Twenty-first Sunday in Ordinary Time

Exodus 17: 1 – 17
Psalm 78: 1 – 4; 12 – 16
Philippians 2: 1 – 13
Matthew 21: 23 – 32

[Disclaimer: Normally, Matt and I strive to be “one voice,” as we write these lectionary reflections, carefully referring to “our” thinking and what “we” have pondered. This week, I (Laura) need to deviate a bit from that style…it’s part of the framework! WE still share this work!]

Life is a little crazy for us these days. Collectively in our household this fall, four returned to work as one took a new job. Oh, and Matt was preparing for a trip to Israel in the midst of it all. In a good week prior to September 1, we Try to think and talk about the lectionary reflections for a solid 5 days before we start writing, and we strive to post by Tuesday night...

That was Before September (commonly referred to as B.S.). Lately, the lectionary reflection has been a bit more of a Discipline. I have class on Monday afternoons and Tuesday nights. And generally speaking, I have 250-300 pages of reading to do weekly. And that mostly happens on the weekends. So interpreting the lectionary passages on top of all that, plus our jobs, has put us on sort of “RUSH” mode. Oh, and did we mention that Matt’s cutting his teeth on his New Job?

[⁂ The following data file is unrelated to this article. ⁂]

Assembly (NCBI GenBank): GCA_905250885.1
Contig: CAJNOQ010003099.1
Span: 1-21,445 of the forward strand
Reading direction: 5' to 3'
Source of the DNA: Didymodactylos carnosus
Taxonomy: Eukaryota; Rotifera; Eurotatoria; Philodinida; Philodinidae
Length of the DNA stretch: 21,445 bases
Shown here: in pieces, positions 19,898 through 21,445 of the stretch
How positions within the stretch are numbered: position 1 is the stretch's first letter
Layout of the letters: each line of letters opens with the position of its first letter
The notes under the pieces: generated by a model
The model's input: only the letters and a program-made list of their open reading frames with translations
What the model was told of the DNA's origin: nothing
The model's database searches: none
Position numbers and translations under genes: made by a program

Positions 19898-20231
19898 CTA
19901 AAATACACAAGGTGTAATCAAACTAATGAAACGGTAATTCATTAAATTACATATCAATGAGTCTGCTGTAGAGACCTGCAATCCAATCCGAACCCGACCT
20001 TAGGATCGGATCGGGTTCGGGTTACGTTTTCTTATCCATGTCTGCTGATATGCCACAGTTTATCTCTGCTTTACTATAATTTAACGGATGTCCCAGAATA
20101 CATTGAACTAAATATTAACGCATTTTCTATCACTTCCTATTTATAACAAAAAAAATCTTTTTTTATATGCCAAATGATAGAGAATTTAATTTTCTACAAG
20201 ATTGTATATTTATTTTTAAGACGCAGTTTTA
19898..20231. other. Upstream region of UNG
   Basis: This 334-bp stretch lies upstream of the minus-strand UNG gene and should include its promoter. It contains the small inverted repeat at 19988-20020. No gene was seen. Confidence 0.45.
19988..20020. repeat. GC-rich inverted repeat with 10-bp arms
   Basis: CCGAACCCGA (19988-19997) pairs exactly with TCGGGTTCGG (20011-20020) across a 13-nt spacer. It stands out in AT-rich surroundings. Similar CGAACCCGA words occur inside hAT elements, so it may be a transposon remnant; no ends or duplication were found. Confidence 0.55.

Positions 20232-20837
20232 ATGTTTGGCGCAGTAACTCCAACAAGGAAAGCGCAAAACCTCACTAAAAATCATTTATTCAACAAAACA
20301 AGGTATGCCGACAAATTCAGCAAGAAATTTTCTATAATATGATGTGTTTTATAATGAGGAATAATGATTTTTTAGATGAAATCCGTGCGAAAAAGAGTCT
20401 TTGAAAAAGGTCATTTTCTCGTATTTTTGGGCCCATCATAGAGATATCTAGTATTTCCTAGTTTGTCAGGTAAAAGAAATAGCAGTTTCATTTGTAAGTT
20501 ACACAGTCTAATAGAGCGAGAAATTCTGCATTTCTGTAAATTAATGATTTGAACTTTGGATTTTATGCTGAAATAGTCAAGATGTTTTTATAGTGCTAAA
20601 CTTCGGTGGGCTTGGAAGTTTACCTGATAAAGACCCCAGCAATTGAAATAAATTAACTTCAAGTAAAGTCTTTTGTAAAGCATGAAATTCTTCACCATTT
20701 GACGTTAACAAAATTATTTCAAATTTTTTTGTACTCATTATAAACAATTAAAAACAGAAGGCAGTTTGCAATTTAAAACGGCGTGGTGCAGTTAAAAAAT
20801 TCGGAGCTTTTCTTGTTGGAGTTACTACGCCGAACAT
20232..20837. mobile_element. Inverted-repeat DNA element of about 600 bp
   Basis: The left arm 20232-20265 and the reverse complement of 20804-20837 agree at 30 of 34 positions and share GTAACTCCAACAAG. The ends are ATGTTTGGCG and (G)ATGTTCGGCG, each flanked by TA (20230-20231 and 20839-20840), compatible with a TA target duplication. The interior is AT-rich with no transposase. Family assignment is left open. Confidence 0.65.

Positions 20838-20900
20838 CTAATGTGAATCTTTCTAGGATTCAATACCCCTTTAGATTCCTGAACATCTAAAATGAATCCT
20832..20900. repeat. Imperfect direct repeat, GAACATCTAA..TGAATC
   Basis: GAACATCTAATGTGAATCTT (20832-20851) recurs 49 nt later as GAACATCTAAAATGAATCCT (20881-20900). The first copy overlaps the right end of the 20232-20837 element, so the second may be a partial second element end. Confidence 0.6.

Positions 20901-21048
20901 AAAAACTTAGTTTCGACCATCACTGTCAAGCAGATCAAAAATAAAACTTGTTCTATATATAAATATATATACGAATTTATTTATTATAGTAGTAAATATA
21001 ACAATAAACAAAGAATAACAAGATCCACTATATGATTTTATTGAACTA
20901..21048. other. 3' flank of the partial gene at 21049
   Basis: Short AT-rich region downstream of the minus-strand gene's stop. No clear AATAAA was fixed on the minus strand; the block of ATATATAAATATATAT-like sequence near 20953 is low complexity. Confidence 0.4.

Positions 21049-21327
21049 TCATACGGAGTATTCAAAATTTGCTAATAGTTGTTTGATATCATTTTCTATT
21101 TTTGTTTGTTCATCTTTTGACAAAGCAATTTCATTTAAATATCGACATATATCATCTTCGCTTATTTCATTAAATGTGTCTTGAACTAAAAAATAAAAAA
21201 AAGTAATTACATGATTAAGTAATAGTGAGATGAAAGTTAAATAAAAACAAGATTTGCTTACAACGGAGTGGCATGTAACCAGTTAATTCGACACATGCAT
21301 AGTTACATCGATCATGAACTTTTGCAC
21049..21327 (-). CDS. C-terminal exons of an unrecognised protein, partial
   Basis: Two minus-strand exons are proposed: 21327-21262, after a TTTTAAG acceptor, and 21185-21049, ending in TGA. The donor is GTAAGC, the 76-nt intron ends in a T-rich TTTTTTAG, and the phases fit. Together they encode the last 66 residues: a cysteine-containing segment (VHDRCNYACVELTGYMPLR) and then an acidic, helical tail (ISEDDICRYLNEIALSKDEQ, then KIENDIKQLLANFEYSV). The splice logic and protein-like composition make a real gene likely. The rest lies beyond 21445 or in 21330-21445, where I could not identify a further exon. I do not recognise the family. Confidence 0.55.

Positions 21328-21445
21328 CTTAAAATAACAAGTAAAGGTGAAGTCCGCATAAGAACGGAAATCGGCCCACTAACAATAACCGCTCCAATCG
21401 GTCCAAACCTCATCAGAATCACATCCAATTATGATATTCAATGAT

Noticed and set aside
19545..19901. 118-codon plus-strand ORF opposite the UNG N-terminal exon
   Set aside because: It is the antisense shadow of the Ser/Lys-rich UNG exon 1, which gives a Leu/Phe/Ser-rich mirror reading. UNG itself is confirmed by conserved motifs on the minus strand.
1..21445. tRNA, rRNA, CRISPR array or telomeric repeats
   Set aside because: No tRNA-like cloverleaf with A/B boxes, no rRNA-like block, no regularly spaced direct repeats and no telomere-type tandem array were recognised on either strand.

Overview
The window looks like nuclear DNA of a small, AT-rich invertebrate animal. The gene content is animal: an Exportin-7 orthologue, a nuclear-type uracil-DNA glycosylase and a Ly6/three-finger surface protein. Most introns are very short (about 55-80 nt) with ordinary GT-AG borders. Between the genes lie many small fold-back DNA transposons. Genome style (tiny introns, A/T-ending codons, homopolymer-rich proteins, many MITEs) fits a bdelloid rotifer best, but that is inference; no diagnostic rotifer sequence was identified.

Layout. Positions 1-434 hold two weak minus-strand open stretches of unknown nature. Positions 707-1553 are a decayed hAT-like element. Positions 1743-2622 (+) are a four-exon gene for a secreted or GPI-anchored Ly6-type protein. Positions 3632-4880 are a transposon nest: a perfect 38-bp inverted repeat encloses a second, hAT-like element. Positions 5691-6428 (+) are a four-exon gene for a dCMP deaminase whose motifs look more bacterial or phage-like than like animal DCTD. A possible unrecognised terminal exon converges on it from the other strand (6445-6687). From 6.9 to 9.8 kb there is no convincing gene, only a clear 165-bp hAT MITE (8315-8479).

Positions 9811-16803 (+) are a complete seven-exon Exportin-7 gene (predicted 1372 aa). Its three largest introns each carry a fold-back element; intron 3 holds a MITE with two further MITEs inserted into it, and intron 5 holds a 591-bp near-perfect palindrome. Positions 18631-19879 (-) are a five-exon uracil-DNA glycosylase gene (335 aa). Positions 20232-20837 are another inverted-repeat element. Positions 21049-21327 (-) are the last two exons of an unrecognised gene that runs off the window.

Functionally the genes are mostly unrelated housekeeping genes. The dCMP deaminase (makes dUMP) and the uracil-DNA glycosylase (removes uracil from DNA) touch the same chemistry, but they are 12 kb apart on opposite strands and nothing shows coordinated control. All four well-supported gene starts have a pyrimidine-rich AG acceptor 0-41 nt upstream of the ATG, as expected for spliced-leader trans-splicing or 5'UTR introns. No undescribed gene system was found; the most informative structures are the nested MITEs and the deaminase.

And yesterday, Matt left for 12 days in Israel. And we sort of had time to talk about the lectionary. Sort of. A little bit.

And packing is hard. And travel stress is hard. And this weekend it seemed the kids were all over the map. And the laundry needed done. And the dog needed fed. Oh, yeah…so did the kids. And the grass was tall. And on and on and On.

So Monday, I opened the email that Matt sent moments before he left for the airport that afternoon, sharing some words for our Lectionary Reflection. And they are Good Words – words to be shared later. But Monday night is a blur of getting home from class, gathering the kids from their respective schools, putting some semblance of a meal on the table, hastily blessing it and devouring it, then racing Brook 22 miles across the county to Scouts. Then home to oversee baths and bedtime for the girls, decompress over dishes and laundry, debrief with Brook upon his return, and collapse into a sleeping heap.